About Bill

Stumbling down the Middle Path, one day at a time.


This entry is a few days late, as we just got our Internet back.

I’ve just been looking at videos from the Florida Keys and reading about the devastation in the Leeward Islands. On St Maarten they have no food, water or shelter. The people have banded together to search the wreckage of supermarkets and other sources in order to gather and share what resources they might come across.

I was uncomfortable because, for about twelve hours and five minutes, we had no lights and no air conditioning. Of course we had several good flashlights and a big supply of batteries, and we had a little battery-powered fan that kept us reasonably comfortable. Essentially we lay in bed, napped, played with our cats, watched the storm on our phones, and I read a sci-fi novel on my Kindle. We snacked from the cooler. We talked. Our day was thrown off balance. We couldn’t go to work.

I’ve been thinking, though, about how easily our lives can be thrown out of balance. Continue reading

Hurricane Hints From Someone Who’s Been There and Done That

Timely Hurricane Hints from someone who’s been there and done that:

FIRST: DO NOT RUN GENERATORS INSIDE THE HOUSE OR IN THE GARAGE, PERIOD. Every storm, someone dies of carbon monoxide poisoning, and usually takes someone else with them. Now that you’ve read this, there’s NO EXCUSE.

SECOND: Don’t use your phone to stream movies and similar stuff. Bandwidth will be jammed for days. Text whenever possible, rather than calling by voice. It will keep the phone system open for emergencies. Even cell systems get clogged up. Texts are more likely to go through anyway.

You can charge your phone in the car (watch your gas; the motor doesn’t have to be running if you have a decent battery). You can also charge it from a Universal Power Supply after unplugging it from the wall and unplugging the computer and printer, etc. It won’t run them long, but it will charge a phone several times even if the UPS (APC) is pretty old.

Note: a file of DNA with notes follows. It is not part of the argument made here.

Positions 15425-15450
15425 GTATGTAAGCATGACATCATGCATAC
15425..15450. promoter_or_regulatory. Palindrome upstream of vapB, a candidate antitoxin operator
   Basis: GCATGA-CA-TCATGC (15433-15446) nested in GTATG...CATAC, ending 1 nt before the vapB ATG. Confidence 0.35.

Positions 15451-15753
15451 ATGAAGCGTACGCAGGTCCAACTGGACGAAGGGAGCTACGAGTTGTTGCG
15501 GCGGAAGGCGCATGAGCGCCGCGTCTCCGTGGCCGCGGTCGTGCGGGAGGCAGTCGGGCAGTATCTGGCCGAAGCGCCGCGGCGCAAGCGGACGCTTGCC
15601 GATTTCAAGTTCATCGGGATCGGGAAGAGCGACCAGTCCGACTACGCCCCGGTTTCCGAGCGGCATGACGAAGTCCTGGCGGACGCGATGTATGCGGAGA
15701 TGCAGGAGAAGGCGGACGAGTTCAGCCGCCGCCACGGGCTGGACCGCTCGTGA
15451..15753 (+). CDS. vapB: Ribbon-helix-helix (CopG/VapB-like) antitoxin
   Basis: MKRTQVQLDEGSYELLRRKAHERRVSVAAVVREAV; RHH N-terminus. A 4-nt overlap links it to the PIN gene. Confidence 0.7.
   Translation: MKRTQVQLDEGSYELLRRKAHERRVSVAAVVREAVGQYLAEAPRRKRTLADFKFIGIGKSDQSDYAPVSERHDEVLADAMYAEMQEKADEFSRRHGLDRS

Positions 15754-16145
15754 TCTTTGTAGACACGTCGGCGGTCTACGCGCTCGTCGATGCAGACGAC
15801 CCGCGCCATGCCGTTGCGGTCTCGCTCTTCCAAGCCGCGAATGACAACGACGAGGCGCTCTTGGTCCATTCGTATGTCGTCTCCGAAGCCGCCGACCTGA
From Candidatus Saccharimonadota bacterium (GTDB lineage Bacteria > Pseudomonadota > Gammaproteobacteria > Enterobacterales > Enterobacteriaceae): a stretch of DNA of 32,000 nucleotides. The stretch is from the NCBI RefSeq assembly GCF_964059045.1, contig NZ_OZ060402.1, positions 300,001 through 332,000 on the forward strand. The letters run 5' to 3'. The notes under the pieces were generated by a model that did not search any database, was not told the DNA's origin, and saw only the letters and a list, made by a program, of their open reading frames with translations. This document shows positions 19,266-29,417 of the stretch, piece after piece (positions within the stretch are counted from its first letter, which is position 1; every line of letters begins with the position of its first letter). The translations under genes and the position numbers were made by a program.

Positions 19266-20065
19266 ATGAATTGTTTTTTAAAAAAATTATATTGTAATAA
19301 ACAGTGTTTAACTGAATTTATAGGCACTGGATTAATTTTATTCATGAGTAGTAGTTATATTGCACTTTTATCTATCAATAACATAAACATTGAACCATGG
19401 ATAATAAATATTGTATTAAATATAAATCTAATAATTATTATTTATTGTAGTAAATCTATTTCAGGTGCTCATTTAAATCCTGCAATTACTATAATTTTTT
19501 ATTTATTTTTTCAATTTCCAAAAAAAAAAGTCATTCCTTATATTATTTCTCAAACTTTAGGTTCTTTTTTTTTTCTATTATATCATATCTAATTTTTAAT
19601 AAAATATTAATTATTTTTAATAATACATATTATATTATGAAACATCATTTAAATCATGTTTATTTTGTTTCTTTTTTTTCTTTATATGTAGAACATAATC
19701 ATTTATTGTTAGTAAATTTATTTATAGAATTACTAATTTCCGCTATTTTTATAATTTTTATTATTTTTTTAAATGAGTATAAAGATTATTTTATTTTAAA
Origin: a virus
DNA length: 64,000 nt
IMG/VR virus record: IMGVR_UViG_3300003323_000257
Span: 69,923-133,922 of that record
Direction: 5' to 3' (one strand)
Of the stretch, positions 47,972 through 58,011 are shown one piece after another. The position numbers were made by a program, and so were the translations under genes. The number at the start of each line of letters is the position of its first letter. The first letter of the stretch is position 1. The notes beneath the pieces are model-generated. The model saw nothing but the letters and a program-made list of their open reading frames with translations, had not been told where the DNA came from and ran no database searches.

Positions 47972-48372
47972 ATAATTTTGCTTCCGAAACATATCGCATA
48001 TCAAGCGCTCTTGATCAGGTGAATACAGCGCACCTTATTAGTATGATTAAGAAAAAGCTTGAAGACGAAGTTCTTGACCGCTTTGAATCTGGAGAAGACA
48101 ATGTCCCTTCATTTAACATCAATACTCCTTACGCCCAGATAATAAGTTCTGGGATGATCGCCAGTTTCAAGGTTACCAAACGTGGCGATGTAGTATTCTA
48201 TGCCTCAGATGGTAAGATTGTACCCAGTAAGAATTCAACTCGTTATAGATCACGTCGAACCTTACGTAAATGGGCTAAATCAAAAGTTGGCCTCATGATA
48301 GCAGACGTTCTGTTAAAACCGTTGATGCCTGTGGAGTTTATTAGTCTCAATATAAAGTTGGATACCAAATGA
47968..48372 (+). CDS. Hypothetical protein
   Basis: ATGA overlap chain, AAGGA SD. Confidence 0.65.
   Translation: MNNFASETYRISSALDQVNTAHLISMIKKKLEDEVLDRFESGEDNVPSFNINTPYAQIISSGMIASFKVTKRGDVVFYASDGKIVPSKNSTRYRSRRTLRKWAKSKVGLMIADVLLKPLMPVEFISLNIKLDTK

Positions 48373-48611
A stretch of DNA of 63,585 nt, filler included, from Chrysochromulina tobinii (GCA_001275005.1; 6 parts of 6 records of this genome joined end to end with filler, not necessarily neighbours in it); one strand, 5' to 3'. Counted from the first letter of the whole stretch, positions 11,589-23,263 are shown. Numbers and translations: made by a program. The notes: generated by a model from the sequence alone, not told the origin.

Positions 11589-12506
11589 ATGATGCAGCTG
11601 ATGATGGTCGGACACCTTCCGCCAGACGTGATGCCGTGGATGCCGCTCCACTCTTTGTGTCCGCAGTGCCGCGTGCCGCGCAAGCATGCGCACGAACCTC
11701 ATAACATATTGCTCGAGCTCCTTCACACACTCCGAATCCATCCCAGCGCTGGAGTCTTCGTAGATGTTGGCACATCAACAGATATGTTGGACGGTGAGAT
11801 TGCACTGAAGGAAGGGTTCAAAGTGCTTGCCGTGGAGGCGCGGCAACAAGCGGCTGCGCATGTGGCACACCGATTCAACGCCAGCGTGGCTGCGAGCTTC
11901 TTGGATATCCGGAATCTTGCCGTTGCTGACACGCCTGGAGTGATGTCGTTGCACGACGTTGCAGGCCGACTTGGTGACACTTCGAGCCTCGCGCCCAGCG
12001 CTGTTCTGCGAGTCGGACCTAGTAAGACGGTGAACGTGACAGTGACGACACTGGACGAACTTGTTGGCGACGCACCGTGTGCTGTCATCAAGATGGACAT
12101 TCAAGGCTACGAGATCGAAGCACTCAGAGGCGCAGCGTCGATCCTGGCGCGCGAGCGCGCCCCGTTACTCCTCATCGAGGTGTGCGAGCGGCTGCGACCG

Other stuff:

1. When prep is finished, BE SURE to take a good shower before the hot water dies. It will probably be your last warm one for several days. Believe it! This storm will take down trees and power lines all over the state of FL, and most likely in GA and SC too.

2. If you’re at the store, pick up some Woolite or other cold-water washing detergent. No power = no washing machine and no laundromat. In a pinch, use liquid hand soap or TINY amounts of dish detergent. Did I say TINY amounts?

3. You will need hand sanitizer, too. Lots. Your water supply may be compromised. You can still use it to wash, but use sanitizer afterward. THIS IS ESPECIALLY IMPORTANT IF YOU ARE IN AN AREA WHERE FOLKS USE SEPTIC TANKS. Water leached from septic tanks by flooding can contaminate both surface water and wells.

Halazone tablets or 5 drops of Tincture of Iodine to one quart of water, shaken and allowed to sit for an hour, will get the nasties out of your water if needed. Use 10 drops if the water is cloudy.

You can filter crud out of the water through a microfiber towel, doubled paper towel, or coffee filter, but it will not purify the water; just makes it look better. ONLY A REVERSE OSMOSIS SYSTEM will purify water without adding chemicals as mentioned above.

4. Remember: NO COMBUSTION LIKE CHARCOAL FIRES OR CANNED HEAT WITHOUT VENTILATION. Not likely, given there’ll be no A/C, but it needs mentioning.

5. Get some dead tree books, or charge up your e-reader. You need to keep your phone charged for emergencies. Don’t read on it unless you have lots of backup charging available. Turn your screen to the lowest usable level. It uses more of your battery than anything else on the phone. Use the kill feature on your phone to put unneeded apps to sleep.

If you have apps on your phone that are eating up power, just uninstall them for the duration, then reinstall later. You probably don’t need them, anyway. Yes, even Facebook!

6. Don’t depend on cooking or heating, and certainly not on refrigeration. Canned beans taste fine with a little vinegar and spices and there are lots of foods that you’d normally heat up that are just fine cold, like canned cord and packaged custards, Spam, some sausages and cheeses, and so forth. Use your imagination. Shop accordingly.

7. This is a great time to get to know your neighbors. Many hands make light work. Just before hurricane Wilma, everyone on our floor got together and pooled our perishables we had on hand for a huge feast! It was incredible fun, and we all bonded more than we had in the previous several years.